A defect sensor seems to have caused the crash of the ExoMars Schiaparelli on October 19, the European Space Agency (ESA) announced after the Italian Space Agency had accused a Romanian company of the missions’ failure.
The European Space Agency announced the preliminary conclusions of the investigation, blaming an inaccurate single-second inertial measurement for the unfortunate crash landing of its Schiaparelli lander.
The parachute deployed normally at an altitude of 12 km and a speed of 1730 km/h. The vehicle’s heatshield, having served its purpose, was released at an altitude of 7.8 km.
As Schiaparelli descended under its parachute, its radar Doppler altimeter functioned correctly and the measurements were included in the guidance, navigation and control system. However, saturation – maximum measurement – of the Inertial Measurement Unit (IMU) had occurred shortly after the parachute deployment. The IMU measures the rotation rates of the vehicle. Its output was generally as predicted except for this event, which persisted for about one second – longer than would be expected.
When merged into the navigation system, the erroneous information generated an estimated altitude that was negative – that is, below ground level. This in turn successively triggered a premature release of the parachute and the backshell, a brief firing of the braking thrusters and finally activation of the on-ground systems as if Schiaparelli had already landed. In reality, the vehicle was still at an altitude of around 3.7 km.
This behaviour has been clearly reproduced in computer simulations of the control system’s response to the erroneous information.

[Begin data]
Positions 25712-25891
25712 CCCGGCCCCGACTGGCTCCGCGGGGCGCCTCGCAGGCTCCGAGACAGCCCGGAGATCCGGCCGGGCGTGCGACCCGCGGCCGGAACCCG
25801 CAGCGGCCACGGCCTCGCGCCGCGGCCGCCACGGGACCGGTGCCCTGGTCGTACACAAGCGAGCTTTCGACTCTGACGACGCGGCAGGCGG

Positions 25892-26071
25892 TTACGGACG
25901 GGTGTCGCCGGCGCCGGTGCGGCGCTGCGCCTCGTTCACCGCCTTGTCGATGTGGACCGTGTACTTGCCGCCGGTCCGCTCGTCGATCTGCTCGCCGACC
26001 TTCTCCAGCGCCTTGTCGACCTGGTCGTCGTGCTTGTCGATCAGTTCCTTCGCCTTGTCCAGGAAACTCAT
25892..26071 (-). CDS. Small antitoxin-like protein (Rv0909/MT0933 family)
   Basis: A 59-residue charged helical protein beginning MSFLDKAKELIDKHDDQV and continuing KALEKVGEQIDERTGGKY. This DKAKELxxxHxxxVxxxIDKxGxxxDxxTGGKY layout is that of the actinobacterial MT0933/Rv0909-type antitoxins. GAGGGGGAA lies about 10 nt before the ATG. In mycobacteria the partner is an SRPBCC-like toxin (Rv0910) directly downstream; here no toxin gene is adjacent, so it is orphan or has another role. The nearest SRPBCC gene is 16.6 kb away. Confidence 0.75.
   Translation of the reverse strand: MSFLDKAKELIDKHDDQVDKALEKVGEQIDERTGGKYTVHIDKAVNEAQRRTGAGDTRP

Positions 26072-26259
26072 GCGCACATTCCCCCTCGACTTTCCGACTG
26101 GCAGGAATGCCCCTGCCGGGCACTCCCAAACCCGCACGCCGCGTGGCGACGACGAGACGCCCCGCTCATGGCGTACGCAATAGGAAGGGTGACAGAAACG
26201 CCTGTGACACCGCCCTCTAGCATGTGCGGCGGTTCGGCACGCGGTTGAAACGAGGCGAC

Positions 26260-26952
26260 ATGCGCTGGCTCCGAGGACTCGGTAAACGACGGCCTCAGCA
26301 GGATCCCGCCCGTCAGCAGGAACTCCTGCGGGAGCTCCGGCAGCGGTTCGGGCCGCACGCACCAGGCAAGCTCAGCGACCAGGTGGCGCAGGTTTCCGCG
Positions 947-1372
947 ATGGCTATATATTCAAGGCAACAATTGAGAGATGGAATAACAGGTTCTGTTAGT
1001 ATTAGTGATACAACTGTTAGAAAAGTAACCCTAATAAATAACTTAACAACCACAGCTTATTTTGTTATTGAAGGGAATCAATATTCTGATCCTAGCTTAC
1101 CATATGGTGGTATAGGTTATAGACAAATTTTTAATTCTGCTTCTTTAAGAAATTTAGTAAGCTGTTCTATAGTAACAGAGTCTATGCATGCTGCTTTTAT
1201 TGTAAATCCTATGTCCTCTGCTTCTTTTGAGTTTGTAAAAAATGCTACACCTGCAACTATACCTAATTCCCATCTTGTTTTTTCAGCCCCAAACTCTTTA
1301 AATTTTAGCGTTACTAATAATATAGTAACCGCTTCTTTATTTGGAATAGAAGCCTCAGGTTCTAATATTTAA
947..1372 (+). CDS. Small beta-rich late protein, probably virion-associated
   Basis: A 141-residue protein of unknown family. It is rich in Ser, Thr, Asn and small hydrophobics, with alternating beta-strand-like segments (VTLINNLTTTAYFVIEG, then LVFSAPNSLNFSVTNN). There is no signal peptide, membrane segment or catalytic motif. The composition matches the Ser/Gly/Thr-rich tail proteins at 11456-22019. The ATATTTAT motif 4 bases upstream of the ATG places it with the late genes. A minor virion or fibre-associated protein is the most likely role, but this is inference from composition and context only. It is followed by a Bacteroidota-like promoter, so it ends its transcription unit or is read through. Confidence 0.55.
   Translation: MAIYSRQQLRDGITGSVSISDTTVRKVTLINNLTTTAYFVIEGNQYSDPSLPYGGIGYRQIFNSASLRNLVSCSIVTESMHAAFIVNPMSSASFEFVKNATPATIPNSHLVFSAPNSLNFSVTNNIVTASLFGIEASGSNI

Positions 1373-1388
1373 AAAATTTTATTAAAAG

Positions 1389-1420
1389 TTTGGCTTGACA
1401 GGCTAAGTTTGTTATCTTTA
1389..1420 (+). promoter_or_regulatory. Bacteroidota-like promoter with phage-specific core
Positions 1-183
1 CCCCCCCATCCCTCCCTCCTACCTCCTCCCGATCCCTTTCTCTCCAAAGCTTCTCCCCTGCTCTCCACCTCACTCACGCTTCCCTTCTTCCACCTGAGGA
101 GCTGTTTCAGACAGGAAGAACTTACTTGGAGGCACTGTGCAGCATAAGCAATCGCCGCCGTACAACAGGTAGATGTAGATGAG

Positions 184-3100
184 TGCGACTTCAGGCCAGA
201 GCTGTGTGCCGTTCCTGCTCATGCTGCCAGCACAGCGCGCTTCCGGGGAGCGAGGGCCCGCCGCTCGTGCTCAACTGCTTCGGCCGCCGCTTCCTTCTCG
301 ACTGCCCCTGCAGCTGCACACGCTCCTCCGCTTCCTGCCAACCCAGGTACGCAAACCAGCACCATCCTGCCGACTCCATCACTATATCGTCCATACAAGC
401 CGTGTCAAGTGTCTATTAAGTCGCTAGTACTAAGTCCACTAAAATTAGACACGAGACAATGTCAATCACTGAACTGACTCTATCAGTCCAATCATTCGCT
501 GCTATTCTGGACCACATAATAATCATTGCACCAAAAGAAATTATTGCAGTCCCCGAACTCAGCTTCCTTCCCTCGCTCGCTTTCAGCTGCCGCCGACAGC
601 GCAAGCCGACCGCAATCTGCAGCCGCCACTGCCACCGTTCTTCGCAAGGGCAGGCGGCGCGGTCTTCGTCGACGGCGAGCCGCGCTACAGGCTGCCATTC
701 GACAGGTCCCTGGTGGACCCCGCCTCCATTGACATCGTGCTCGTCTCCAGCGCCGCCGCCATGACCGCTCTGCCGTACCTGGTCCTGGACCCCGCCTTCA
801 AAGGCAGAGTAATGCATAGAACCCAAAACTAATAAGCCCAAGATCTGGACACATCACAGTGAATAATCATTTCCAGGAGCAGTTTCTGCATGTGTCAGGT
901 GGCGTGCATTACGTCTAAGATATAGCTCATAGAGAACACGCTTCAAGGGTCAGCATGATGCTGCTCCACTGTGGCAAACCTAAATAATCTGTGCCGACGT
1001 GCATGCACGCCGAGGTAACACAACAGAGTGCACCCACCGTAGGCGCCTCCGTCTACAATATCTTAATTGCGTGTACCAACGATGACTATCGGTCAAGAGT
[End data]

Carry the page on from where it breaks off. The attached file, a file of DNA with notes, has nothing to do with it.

“This is still a very preliminary conclusion of our technical investigations,” says David Parker, ESA’s Director of Human Spaceflight and Robotic Exploration. “The full picture will be provided in early 2017 by the future report of an external independent inquiry board, which is now being set up, as requested by ESA’s Director General, under the chairmanship of ESA’s Inspector General.
“But we will have learned much from Schiaparelli that will directly contribute to the second ExoMars mission being developed with our international partners for launch in 2020.”
ESA released the preliminary conclusions after the Italian Space Agency had accused that the decisive tests for the Sciaparelli lander simulations had been entrusted to an organization “which hadn’t enough expertize”. It’s about Arca Space Romanian company, based in Las Cruces, USA, as La Repubblica reported.
In retort, the Arca Space Corporation manager, Dumitru Popescu warned the Italian space agency to be more careful, as they don’t have proves to support their accusations. “They could pay the price. We are at ease that we did all we could do: to run a specific test we should have flown very closely to the Russian base in Sevastopol. Russia has just annexed Crimea and we risked generating a conflict between the Russian Federation and NATO,” the Romanian manager argued.
The Schiaparelli mission was launched by the ESA in partnership with the Roscosmos Russian group, with technologies belonging to Russia and other European countries, including Italy.